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Archive for June, 2010
June 29th, 2010
iPhone 4 Parts for self repair are now available for ordering from our online store. Click this link to go to our iPhone 4 Parts category.
A few notes about some of the parts.
1.) The iPhone 4 Display and Digitizer are very difficult to install as separate components. Though difficult, they can still be installed individually which is why we are offering them separately. We’ll be carrying complete assemblies (with the Digitizer and Display bonded together) shortly to aid in easier repairs.
2.) The proximity sensor is located on the induction flex cable. We’ve head scattered reports about possible over sensitivity on the sensor, so this could be a future replacement issue.
The selection of parts will be growing over the next few weeks, so keep checking back for updates. Here’s what’s available so far:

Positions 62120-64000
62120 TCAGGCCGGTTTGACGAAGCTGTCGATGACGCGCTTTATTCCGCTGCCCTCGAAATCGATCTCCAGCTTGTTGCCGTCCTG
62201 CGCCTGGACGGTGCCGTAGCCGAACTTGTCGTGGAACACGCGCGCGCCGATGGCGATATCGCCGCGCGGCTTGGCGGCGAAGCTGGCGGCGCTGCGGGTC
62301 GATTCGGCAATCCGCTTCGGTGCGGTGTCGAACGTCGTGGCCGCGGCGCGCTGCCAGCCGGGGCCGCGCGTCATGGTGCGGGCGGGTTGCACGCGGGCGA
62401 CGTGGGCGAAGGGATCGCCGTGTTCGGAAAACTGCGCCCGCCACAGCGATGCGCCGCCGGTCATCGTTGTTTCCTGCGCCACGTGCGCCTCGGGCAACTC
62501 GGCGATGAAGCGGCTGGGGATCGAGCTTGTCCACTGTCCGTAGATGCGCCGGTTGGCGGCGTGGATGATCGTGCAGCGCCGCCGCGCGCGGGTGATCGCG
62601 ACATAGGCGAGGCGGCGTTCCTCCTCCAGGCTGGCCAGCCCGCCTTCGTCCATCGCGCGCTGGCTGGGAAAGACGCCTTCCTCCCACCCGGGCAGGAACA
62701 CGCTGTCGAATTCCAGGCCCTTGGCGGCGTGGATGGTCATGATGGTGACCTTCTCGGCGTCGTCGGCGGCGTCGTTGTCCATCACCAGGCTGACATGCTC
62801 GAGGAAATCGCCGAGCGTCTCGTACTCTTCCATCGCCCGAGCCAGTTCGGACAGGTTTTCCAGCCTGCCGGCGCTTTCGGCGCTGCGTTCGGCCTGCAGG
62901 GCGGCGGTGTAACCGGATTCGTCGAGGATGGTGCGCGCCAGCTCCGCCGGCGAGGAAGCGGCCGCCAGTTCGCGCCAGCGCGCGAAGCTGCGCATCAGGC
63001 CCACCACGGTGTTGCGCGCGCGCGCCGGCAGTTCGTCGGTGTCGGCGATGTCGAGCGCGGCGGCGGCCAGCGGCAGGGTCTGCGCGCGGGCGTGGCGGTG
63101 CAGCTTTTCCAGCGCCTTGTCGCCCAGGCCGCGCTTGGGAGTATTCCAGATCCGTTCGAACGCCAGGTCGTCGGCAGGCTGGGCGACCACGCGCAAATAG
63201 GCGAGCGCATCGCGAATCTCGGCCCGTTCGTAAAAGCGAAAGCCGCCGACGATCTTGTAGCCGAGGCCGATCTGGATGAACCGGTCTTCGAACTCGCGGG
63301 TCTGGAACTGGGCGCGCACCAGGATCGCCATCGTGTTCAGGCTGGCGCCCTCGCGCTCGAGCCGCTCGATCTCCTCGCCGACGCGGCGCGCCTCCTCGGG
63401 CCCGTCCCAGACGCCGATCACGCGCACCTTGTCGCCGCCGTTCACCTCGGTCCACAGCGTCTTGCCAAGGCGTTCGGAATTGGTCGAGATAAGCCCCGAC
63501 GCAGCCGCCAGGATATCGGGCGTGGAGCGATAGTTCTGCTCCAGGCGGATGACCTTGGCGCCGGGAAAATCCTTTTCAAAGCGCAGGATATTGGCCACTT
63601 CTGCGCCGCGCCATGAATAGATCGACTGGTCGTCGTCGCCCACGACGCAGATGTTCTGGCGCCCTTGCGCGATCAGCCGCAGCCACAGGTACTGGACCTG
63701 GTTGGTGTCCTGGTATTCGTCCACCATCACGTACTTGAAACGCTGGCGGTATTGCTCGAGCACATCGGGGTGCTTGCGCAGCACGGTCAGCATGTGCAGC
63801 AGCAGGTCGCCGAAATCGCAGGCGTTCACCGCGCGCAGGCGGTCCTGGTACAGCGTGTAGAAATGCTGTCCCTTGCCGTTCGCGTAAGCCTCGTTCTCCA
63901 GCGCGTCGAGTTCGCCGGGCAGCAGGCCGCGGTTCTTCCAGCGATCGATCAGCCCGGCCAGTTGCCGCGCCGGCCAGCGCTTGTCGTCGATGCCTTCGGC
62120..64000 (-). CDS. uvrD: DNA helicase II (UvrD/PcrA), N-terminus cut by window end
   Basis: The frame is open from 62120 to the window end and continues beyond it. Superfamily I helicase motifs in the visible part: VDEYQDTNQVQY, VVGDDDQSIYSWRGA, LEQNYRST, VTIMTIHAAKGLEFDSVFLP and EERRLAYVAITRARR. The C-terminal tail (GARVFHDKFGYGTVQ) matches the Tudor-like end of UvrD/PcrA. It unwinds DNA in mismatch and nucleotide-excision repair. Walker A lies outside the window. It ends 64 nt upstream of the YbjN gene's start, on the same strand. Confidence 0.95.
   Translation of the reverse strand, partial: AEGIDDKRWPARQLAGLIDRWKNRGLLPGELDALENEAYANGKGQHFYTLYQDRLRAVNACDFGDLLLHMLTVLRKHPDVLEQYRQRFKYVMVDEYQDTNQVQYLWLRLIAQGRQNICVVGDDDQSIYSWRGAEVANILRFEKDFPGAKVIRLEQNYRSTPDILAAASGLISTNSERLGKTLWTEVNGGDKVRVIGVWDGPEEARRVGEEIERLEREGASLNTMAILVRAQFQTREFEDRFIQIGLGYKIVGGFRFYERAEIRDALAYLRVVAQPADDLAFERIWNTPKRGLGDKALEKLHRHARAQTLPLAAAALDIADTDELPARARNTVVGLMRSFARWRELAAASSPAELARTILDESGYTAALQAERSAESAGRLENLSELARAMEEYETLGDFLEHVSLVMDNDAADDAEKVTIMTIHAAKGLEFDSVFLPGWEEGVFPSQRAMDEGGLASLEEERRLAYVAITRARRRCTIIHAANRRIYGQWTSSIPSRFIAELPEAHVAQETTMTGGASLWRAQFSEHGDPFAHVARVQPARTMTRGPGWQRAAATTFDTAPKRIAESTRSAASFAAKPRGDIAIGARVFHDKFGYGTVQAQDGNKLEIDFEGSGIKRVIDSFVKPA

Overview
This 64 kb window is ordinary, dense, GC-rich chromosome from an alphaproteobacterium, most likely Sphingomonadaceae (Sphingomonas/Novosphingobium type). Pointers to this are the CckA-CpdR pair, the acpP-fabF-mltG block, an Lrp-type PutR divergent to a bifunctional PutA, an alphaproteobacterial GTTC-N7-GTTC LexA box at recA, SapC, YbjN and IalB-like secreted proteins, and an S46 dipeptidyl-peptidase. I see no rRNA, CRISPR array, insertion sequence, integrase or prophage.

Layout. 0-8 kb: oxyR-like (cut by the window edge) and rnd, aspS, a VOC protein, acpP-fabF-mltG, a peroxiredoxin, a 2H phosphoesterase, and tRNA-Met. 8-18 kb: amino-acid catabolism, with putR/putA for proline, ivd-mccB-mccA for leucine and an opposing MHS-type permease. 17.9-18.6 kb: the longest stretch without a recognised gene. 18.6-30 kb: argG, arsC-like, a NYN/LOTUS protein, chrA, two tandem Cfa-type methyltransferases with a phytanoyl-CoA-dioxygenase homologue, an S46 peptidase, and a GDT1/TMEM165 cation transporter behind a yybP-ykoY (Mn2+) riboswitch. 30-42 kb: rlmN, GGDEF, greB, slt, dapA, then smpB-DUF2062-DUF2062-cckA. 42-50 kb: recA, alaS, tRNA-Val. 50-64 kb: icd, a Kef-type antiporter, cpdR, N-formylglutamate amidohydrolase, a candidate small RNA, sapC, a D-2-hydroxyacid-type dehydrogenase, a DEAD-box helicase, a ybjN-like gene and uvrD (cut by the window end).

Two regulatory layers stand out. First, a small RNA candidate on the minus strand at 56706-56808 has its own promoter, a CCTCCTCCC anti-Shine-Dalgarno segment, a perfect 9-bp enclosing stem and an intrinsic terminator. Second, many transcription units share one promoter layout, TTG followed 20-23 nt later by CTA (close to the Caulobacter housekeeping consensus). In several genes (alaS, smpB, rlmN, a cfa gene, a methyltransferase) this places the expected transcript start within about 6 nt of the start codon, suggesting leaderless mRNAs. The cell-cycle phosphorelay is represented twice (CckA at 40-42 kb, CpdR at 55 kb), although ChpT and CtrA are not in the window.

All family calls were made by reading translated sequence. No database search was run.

iPhone 4 Back Case (Black)
June 24th, 2010
Within hours of customers receiving their initial pre-release iPhone 4 shipments, we began to receive reports of reception problems.
The problem occurs when users squeeze at the antenna locations on the iPhone 4, on either side of the casing. Squeezing, effectively shorts out the cell phone antenna and causes the signal to drop off. The issue appears to be a hardware defect, and in our opinion is unlikely to be fixed by any software update released down the road.
This may cause huge problems for Apple in terms of product recalls. One possible solution for Apple would be to give away the iPhone 4 bumper cases. Those cases would likely decrease the pressure on the casing and provide at least a short term solution.
The video below confirms this issue.